Life Expectancy of Flags
The life expectancy of a flag is impossible to predict, as it is entirely dependent on the climatic conditions and hours of flying. We would advise that since most flags are either an act of courtesy (national flags) or advertising (company logos) it is best to have them in top condition by changing them regularly.
Wind and rain
In winds exceeding 25mph it is recommended that you lower your flag. Remember that if it is windy at ground level it is much worse at the top of the flagstaff. Heavy rain will increase the weight of the flag which will cause unnecessary wear, especially in high winds.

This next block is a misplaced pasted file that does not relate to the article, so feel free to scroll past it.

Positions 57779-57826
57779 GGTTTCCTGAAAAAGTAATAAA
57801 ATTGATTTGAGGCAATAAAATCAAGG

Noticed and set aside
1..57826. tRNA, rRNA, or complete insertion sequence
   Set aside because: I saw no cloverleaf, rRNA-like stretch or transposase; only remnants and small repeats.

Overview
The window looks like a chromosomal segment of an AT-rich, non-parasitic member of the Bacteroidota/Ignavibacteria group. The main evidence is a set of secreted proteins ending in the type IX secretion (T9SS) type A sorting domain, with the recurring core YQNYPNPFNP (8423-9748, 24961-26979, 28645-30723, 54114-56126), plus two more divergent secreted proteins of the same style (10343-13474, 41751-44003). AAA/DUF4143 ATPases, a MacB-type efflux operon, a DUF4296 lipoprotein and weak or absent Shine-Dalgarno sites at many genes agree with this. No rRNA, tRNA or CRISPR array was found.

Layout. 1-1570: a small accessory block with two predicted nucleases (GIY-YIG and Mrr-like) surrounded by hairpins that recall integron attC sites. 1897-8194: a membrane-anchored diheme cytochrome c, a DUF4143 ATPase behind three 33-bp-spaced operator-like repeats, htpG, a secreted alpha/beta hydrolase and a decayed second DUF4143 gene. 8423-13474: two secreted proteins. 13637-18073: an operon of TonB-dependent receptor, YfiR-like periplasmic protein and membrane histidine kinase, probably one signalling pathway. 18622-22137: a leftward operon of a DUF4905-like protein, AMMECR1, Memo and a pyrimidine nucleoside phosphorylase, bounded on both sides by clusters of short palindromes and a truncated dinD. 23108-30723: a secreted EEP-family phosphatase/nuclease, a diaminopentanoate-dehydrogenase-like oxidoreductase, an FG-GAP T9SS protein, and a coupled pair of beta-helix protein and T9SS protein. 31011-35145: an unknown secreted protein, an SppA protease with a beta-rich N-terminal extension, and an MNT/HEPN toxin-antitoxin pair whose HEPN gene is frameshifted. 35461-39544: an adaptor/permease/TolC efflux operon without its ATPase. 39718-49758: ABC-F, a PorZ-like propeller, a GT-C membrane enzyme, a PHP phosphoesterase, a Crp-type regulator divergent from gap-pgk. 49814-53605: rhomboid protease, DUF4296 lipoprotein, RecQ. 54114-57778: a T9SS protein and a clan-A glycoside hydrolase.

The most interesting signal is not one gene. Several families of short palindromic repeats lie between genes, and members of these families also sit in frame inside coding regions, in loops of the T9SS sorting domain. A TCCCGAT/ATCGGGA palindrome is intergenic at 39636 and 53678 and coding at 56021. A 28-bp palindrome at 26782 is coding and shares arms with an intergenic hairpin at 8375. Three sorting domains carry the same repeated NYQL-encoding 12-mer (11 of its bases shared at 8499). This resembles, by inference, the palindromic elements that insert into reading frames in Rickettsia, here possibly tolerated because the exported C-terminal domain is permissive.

Damage to flags is often caused by objects that the flag beats against in the wind or by old style wooden flagstaffs which do not have a smooth finish. To reduce the risk of damage, ensure that the halyard is taut at all times, and that there is no risk of the flag snagging.
Washing and repair
Air pollution will cause white flags to become grey over time and dirt and acids carried in the atmosphere will destroy fibres in the flag material, therefore regular washing is recommended. Flags can be washed in a normal household washing machine set at a 40 degree wash with normal detergents.
Never store your flag when wet, always hang it up and allow it to dry fully before storage. When storing flags, keep them in a dry and ventilated place.